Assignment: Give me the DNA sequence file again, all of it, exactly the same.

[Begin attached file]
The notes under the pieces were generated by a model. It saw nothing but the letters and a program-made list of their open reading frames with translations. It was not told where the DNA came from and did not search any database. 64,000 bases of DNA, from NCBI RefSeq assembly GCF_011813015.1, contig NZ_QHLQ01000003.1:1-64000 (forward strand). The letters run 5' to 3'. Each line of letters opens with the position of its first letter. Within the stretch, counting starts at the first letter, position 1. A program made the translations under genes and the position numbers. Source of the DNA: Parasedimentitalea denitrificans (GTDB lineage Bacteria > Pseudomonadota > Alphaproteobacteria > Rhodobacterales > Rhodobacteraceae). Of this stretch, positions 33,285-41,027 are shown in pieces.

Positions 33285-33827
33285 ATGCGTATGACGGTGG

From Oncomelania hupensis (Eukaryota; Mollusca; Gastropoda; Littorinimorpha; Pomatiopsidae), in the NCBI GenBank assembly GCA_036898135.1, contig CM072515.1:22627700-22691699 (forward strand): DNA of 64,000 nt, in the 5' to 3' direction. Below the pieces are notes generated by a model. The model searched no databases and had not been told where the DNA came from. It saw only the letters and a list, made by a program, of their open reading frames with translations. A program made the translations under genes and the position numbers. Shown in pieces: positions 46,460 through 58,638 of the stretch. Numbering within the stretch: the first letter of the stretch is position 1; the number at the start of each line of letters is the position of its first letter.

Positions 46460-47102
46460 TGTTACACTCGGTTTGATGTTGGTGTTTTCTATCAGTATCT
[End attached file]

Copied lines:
The notes under the pieces were generated by a model. It saw nothing but the letters and a program-made list of their open reading frames with translations. It was not told where the DNA came from and did not search any database. 64,000 bases of DNA, from NCBI RefSeq assembly GCF_011813015.1, contig NZ_QHLQ01000003.1:1-64000 (forward strand). The letters run 5' to 3'. Each line of letters opens with the position of its first letter. Within the stretch, counting starts at the first letter, position 1. A program made the translations under genes and the position numbers. Source of the DNA: Parasedimentitalea denitrificans (GTDB lineage Bacteria > Pseudomonadota > Alphaproteobacteria > Rhodobacterales > Rhodobacteraceae). Of this stretch, positions 33,285-41,027 are shown in pieces.

Positions 33285-33827
33285 ATGCGTATGACGGTGG

From Oncomelania hupensis (Eukaryota; Mollusca; Gastropoda; Littorinimorpha; Pomatiopsidae), in the NCBI GenBank assembly GCA_036898135.1, contig CM072515.1:22627700-22691699 (forward strand): DNA of 64,000 nt, in the 5' to 3' direction. Below the pieces are notes generated by a model. The model searched no databases and had not been told where the DNA came from. It saw only the letters and a list, made by a program, of their open reading frames with translations. A program made the translations under genes and the position numbers. Shown in pieces: positions 46,460 through 58,638 of the stretch. Numbering within the stretch: the first letter of the stretch is position 1; the number at the start of each line of letters is the position of its first letter.

Positions 46460-47102
46460 TGTTACACTCGGTTTGATGTTGGTGTTTTCTATCAGTATCT